City planners' involvement in the retail development of the East Chinatown area was minimal, and limited to providing building permit approvals. The growth and improvement of a commercial area do not seem to be included in planners' daily agendas. Consequently, community outreach is not substantially involved in the planning process. It is only when a community voices their needs that planners respond to them, as two interviewees attested in reply to the interview question "what is the role of planning":

We [planning] don't really establish and do outreach in that way [like EDO] ... We're always responding to what people bring to the city ... We're not actually leading. It's kind of grassroots, right? ... The community comes up with the ideas and then we help them implement them (Planner CPI, May 9, 2005).

They [planners] don't initiate [things]. The push comes from the people living in the area ... They [planners] cannot radically change [the area] ... but if the local merchants [suggest changes], because commercially it is going to benefit and culturally it is going to benefit, then things can happen (Community Agency Interviewee IA2, May 13, 2005).



About 1.5 kilometers east of East Chinatown, the Gerrard India Bazaar is located on Gerrard Street East between Greenwood and Coxwell Avenues (Figure 3). It was approved as a Business Improvement Area (BLA) in 1982. A BIA is a voluntary association of local business people and property owners within a specified boundary, who work together with the city to improve and promote their business area. (6)

There is no question forming a BIA is important for the business community to ensure a nurturing business environment and a strong partnership with the City. However, while a standardized BIA program generally offers beautification and improvement templates, it is not sufficient in dealing with more complex issues in relating to cultural differences. Interviewees reported several major challenges over the years. For instance, South Asian patrons are familiar with chaat stands on the sidewalks, selling freshly barbecued corn on the cob and other savory snacks; however, they may not be aware of the garbage issues the discarded corncobs, corn husks, and betel nuts cause. Furthermore, some South Asians believe that feeding pigeons can bring good luck, yet they disregard the fact that it also causes pigeon infestation. These issues can easily become a source of friction between neighbourhood residents and the Bazaar businesses.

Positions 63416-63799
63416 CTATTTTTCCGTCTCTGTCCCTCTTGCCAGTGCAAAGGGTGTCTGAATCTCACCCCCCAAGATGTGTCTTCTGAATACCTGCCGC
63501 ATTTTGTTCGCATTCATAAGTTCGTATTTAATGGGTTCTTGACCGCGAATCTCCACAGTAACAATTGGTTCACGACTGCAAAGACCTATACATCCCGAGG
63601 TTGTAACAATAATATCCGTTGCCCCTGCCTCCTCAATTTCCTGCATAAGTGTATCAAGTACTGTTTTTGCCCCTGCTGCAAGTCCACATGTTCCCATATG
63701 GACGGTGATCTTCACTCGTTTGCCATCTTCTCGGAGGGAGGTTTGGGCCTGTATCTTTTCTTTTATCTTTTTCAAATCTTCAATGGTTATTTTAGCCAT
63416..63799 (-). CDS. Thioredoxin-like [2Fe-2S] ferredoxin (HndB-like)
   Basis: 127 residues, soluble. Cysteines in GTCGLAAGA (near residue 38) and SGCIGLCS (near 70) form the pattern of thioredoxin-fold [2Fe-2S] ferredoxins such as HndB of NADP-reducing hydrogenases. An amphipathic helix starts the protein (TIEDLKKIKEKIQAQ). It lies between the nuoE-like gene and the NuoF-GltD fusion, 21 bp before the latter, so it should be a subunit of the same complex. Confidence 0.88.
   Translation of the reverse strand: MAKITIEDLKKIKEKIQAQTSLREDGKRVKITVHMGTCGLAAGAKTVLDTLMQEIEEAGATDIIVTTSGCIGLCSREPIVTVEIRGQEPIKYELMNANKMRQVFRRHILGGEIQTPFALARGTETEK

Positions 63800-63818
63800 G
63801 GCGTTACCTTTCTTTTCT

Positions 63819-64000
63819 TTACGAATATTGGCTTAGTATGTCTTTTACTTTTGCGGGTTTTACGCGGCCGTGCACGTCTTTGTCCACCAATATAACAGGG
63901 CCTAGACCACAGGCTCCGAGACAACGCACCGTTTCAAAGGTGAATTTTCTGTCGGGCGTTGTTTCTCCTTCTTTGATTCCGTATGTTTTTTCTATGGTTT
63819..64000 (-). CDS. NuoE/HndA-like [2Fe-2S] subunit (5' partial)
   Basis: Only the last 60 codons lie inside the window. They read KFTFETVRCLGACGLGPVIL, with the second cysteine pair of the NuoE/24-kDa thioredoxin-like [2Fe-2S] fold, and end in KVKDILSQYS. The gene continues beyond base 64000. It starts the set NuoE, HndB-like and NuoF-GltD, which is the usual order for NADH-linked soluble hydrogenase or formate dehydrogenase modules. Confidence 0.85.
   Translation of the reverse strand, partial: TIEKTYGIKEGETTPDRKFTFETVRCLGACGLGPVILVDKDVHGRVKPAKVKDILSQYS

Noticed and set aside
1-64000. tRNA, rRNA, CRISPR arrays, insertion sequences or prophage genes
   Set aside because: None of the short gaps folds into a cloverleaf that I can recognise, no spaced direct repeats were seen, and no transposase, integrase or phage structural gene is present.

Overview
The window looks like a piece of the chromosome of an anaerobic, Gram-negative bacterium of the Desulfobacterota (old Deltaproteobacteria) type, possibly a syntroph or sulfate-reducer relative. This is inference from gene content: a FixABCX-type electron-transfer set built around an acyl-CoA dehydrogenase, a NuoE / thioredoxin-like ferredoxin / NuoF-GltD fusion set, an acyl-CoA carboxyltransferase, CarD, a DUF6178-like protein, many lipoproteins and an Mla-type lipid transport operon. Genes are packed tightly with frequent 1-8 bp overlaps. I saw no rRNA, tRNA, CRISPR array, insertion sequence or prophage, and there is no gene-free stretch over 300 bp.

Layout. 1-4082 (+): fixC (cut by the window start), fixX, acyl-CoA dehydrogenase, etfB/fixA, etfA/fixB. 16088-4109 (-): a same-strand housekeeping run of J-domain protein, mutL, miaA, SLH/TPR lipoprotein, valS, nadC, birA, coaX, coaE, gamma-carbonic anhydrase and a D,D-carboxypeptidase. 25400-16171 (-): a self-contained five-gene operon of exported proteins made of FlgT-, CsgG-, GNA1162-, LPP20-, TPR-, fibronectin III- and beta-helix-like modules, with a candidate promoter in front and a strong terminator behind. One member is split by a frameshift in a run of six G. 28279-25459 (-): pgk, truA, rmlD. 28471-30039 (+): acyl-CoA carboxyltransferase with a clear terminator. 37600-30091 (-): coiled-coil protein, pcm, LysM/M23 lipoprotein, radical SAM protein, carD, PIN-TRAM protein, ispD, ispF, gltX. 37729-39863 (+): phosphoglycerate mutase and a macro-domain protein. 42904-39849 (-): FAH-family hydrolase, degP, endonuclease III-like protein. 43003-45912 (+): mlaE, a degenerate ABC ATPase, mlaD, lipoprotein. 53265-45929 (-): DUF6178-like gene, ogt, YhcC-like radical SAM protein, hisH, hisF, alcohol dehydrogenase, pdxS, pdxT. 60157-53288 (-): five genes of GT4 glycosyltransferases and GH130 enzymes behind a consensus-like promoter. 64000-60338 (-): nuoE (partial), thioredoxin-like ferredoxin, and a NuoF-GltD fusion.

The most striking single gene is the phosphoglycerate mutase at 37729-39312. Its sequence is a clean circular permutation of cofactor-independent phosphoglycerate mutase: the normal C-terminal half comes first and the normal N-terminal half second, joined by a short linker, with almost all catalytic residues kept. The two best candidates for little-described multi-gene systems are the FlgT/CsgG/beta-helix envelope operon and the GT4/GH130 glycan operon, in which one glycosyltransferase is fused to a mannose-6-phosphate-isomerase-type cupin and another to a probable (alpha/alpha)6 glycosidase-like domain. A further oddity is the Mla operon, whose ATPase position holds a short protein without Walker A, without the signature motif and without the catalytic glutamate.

There are also unexpected business practices clashing with the norms of the host society, as an area planner reported:

India Bazaar keeps running into planning [department] because things are happening without building permits ... They would build the structure on the side of their building and they wouldn't understand ... it's a City piece of land there; you don't own it, so you can't build on it ... Their initial issue with the City had to do with trying to understand what the rules are. That's the natural cultural difference that both sides have to learn how to communicate (CPI, May 9, 2005).

Another example was a restaurant that used portable trailers as indoor seating space, picnic tables under colourful sari-tents in a large patio, and a semi-outdoor kitchen open to the patio. It recreated a traditional scene of a South Asian street eatery, but did not meet City regulations, such as fire and safety standards (Councillor IC1, July 28, 2005). (7)

The Role of Planning

As was the case in East Chinatown, planners were absent from the retail development of the India Bazaar. When city officials were asked "what is the role of planning," some argue that it is beyond the Planning Department's jurisdiction, because of the economic development focus of the BIA and its small scale improvement initiatives:
   There is no planners' job here. [Instead], it's economic
   development office's job (Councillor IC1, July 28, 2005).

   The community, the councillor and the businesses have more decision
   making on planning in business areas, but not the Planning
   Department ... Planning tends to do on a larger scale, and not so
   much on a smaller scale (Councillor Assistant CC2, March 3, 2006).

The opposing view argues that the Planning Department should collaborate more with the EDO on the area's long term development. In particular, there is a need to: